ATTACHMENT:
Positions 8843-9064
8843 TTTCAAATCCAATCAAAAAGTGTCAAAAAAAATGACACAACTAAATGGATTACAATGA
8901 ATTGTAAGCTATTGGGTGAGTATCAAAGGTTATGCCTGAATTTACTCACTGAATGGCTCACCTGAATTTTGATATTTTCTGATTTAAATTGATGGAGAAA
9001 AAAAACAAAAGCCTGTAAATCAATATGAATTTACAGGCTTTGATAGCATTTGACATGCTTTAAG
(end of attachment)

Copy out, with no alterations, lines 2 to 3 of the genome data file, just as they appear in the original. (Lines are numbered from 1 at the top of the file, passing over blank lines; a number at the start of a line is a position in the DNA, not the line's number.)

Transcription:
8843 TTTCAAATCCAATCAAAAAGTGTCAAAAAAAATGACACAACTAAATGGATTACAATGA
8901 ATTGTAAGCTATTGGGTGAGTATCAAAGGTTATGCCTGAATTTACTCACTGAATGGCTCACCTGAATTTTGATATTTTCTGATTTAAATTGATGGAGAAA